NATIONAL

Korea divided over imprisonment of Samsung heir

By Yonhap
  • Published : Aug 25, 2017 - 18:08
  • Updated : Aug 25, 2017 - 19:35

South Korea's business and political communities on Friday were divided over a local court's ruling to put Lee Jae-yong, the heir-apparent of Samsung Group, behind bars, with some expressing concerns over the potential fallout for the national economy.

Multiple business insiders, who wished to remain anonymous, expressed shock over the Seoul Central District Court's decision to slap Lee with a five-year jail term for bribery, embezzlement and other charges in a massive corruption scandal that led to the ouster of former President Park Geun-hye.

(Yonhap)

"The court should have considered that (Samsung) did not have criminal intention, but wanted to avoid trouble if it refused the government's request," an official from a local business group said.

Another official from a South Korean conglomerate said it is disappointing that the ruling came at challenging times when the country is facing diplomatic tension with China coupled with Washington's move towards protectionism.

"Samsung Electronics takes up 11.9 percent of South Korea's manufacturing segment, and 30.7 percent of the combined operating profits," another official from a local biz group pointed out. "The prolonged absence of Lee is expected to lead to side-effects."

South Korea's ruling party, on the other hand, cheered the decision.

"The ruling targets the back-scratching alliance of government and businesses," said Rep. Choo Mi-ae, the head of the Democratic Party. "A company must be transparent to receive trust from the global community and beef up competitiveness."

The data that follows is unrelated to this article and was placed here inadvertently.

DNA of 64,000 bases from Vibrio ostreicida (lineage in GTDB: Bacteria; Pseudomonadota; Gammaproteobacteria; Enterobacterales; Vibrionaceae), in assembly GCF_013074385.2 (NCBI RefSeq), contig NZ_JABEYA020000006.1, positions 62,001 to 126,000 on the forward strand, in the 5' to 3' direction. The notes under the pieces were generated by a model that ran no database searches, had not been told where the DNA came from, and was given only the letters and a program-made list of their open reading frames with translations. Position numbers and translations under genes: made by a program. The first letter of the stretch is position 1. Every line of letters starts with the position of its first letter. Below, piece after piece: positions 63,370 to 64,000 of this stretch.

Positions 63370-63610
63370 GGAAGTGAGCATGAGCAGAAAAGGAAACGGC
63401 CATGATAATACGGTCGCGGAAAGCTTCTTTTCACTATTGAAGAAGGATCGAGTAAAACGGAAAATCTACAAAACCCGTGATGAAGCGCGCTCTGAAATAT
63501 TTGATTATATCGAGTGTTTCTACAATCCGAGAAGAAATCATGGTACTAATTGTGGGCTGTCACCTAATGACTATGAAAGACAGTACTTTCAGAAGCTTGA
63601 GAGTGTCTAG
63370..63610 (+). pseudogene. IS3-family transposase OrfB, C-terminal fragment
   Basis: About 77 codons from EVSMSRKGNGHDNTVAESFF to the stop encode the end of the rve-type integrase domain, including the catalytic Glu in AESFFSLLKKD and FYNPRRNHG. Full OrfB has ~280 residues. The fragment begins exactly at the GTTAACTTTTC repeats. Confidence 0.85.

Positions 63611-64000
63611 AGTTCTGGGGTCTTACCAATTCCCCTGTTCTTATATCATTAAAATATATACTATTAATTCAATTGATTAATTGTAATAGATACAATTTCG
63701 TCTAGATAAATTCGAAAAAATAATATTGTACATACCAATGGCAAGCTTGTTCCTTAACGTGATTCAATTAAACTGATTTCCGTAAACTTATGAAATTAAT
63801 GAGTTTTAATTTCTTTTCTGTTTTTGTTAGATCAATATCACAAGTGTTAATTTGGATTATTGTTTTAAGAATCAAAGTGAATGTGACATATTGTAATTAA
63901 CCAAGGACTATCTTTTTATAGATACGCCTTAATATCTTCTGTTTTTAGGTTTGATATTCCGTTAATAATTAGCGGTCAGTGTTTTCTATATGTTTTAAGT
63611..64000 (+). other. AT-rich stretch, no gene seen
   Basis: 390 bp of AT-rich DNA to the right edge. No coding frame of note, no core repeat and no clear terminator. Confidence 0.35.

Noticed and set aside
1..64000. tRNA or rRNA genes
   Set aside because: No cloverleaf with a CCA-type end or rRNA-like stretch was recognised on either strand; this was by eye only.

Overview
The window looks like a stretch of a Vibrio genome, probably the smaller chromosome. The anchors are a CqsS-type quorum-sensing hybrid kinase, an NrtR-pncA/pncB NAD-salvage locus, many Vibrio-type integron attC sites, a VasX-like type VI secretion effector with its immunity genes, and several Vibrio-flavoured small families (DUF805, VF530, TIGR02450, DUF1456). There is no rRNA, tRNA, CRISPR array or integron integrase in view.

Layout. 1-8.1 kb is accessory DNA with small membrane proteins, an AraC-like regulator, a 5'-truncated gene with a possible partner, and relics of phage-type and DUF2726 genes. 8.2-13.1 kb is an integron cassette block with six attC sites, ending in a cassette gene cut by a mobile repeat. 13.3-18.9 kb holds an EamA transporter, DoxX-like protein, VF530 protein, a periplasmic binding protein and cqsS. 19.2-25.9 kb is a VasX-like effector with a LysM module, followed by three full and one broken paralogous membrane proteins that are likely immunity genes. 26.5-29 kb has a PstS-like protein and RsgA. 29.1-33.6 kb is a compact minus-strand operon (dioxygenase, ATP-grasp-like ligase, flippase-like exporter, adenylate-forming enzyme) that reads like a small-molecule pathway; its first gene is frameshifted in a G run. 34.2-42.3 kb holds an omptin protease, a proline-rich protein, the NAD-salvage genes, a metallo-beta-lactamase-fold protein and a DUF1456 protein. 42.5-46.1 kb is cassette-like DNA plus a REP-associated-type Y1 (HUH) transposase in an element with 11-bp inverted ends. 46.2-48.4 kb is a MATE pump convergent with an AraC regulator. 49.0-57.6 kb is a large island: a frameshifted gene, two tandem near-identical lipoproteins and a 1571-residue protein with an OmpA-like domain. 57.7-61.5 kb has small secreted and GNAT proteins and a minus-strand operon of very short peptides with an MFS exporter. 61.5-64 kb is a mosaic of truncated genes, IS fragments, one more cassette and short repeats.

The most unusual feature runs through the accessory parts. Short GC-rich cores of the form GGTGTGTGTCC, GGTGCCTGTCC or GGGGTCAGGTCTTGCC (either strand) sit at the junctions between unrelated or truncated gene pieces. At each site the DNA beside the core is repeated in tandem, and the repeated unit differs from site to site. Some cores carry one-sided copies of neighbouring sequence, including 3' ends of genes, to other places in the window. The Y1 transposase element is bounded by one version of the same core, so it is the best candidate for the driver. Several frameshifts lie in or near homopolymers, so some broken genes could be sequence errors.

The party chief expressed hope that the case may act as an opportunity for Samsung to become a socially responsible company.

The minor opposition People's Party also said the business community should become more aware that South Korea is no longer tolerant to conglomerates' wrongdoings as seen by the case.

Pro-Park lawmakers from the main opposition Liberty Korea Party, meanwhile, declined to deliver a comment on the verdict.

Labor activists also welcomed the court's acknowledgment of Lee's corruption.

"Lee has personally used state authority to facilitate its power succession, resulting in massive losses to the state pension," unionized workers of Samsung Electronics Service said.

Prosecutors earlier sought 12 years against Lee, claiming Samsung's de facto leader offered or pledged 43.3 billion won ($38 million) to win the state pension's approval for a merger between two affiliates under terms designed to increase his control over the entire business empire. The court ruled that Lee provided 7.2 billion won in bribes.

The union also claimed Lee should have received a jail term beyond 10 years if the court had considered him an ordinary criminal, rather than the head of a conglomerate.

"Lee provided Park and her confidante Choi Soon-sil with bribes, which was the money that could have been spent on victims suffering from work-related diseases at Samsung," said Hwang Sang-gi an activist from the Protector of Health and Human Rights of Semiconductor Workers (SHARP). "It is unacceptable that he received only five years."  (Yonhap)